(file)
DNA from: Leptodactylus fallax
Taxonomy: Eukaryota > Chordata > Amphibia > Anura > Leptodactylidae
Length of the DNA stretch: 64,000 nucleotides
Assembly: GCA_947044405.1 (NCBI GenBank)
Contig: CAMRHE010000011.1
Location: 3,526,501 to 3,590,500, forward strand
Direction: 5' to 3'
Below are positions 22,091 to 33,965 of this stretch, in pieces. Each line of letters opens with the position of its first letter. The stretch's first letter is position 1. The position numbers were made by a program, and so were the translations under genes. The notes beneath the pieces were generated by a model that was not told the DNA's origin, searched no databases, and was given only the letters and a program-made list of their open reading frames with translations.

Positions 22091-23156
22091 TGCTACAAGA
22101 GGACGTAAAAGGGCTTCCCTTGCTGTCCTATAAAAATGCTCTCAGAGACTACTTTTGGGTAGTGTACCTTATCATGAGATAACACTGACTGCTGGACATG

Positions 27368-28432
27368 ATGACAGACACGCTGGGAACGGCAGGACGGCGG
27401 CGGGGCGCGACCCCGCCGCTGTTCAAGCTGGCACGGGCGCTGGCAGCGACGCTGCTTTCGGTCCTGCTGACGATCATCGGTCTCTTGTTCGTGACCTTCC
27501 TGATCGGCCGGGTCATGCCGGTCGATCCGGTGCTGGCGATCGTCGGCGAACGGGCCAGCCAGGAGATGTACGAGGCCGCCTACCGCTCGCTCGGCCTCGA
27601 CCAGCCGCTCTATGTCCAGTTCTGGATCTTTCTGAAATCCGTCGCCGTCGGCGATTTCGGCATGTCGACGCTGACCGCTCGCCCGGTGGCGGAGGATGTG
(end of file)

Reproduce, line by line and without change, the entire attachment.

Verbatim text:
DNA from: Leptodactylus fallax
Taxonomy: Eukaryota > Chordata > Amphibia > Anura > Leptodactylidae
Length of the DNA stretch: 64,000 nucleotides
Assembly: GCA_947044405.1 (NCBI GenBank)
Contig: CAMRHE010000011.1
Location: 3,526,501 to 3,590,500, forward strand
Direction: 5' to 3'
Below are positions 22,091 to 33,965 of this stretch, in pieces. Each line of letters opens with the position of its first letter. The stretch's first letter is position 1. The position numbers were made by a program, and so were the translations under genes. The notes beneath the pieces were generated by a model that was not told the DNA's origin, searched no databases, and was given only the letters and a program-made list of their open reading frames with translations.

Positions 22091-23156
22091 TGCTACAAGA
22101 GGACGTAAAAGGGCTTCCCTTGCTGTCCTATAAAAATGCTCTCAGAGACTACTTTTGGGTAGTGTACCTTATCATGAGATAACACTGACTGCTGGACATG

Positions 27368-28432
27368 ATGACAGACACGCTGGGAACGGCAGGACGGCGG
27401 CGGGGCGCGACCCCGCCGCTGTTCAAGCTGGCACGGGCGCTGGCAGCGACGCTGCTTTCGGTCCTGCTGACGATCATCGGTCTCTTGTTCGTGACCTTCC
27501 TGATCGGCCGGGTCATGCCGGTCGATCCGGTGCTGGCGATCGTCGGCGAACGGGCCAGCCAGGAGATGTACGAGGCCGCCTACCGCTCGCTCGGCCTCGA
27601 CCAGCCGCTCTATGTCCAGTTCTGGATCTTTCTGAAATCCGTCGCCGTCGGCGATTTCGGCATGTCGACGCTGACCGCTCGCCCGGTGGCGGAGGATGTG